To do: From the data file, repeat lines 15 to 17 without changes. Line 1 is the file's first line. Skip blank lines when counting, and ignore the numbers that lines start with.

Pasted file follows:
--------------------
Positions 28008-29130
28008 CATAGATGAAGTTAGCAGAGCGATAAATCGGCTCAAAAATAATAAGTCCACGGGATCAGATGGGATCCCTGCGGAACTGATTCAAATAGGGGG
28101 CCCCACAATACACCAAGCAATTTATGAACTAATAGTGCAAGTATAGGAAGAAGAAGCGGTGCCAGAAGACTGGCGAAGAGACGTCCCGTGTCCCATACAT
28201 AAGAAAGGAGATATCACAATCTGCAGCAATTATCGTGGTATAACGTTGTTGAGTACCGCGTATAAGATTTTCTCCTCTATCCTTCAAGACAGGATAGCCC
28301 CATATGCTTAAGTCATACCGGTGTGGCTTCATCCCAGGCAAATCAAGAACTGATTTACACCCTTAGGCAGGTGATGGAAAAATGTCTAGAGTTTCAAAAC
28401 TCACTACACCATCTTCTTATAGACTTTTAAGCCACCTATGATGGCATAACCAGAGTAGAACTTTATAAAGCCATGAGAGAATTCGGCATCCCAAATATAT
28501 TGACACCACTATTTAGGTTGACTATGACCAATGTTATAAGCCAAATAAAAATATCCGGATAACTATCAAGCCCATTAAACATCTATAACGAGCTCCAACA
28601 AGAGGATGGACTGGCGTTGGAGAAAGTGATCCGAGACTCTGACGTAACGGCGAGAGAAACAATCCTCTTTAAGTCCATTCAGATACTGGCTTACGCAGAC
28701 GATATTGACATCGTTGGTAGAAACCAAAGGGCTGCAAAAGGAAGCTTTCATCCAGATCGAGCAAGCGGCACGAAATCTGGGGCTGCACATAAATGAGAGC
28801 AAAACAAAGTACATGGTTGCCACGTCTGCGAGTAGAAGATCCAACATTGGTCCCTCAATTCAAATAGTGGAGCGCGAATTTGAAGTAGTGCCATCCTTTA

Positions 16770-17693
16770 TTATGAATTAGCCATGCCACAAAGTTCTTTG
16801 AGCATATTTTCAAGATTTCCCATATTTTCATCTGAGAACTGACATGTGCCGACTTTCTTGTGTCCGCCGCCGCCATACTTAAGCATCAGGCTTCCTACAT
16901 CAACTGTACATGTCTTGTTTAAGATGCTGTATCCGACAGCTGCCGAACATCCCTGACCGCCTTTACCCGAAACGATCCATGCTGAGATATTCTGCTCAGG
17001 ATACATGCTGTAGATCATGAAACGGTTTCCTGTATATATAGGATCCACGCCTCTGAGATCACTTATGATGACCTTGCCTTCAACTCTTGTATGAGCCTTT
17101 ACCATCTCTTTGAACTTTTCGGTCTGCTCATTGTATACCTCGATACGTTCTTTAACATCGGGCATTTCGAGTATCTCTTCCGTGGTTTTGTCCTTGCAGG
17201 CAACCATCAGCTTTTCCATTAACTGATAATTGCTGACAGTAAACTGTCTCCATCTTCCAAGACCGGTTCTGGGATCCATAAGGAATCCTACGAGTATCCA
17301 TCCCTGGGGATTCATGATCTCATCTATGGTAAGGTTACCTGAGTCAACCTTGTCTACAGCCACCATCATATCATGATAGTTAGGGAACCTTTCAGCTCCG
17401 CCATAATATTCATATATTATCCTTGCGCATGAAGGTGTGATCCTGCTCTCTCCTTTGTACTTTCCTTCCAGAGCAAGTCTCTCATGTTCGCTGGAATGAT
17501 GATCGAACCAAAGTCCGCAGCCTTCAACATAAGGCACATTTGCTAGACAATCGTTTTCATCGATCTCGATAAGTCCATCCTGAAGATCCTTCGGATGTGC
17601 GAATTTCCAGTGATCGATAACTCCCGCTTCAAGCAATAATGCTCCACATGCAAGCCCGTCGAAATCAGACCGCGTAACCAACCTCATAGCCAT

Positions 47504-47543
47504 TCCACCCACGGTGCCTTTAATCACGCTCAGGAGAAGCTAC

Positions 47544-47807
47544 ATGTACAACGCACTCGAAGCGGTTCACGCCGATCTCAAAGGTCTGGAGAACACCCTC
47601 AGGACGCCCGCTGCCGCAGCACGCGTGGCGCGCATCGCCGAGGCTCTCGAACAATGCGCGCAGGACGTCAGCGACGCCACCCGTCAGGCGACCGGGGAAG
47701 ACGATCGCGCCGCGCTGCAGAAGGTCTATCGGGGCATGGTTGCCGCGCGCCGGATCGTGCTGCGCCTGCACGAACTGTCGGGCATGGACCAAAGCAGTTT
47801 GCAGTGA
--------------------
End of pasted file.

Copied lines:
17001 ATACATGCTGTAGATCATGAAACGGTTTCCTGTATATATAGGATCCACGCCTCTGAGATCACTTATGATGACCTTGCCTTCAACTCTTGTATGAGCCTTT
17101 ACCATCTCTTTGAACTTTTCGGTCTGCTCATTGTATACCTCGATACGTTCTTTAACATCGGGCATTTCGAGTATCTCTTCCGTGGTTTTGTCCTTGCAGG
17201 CAACCATCAGCTTTTCCATTAACTGATAATTGCTGACAGTAAACTGTCTCCATCTTCCAAGACCGGTTCTGGGATCCATAAGGAATCCTACGAGTATCCA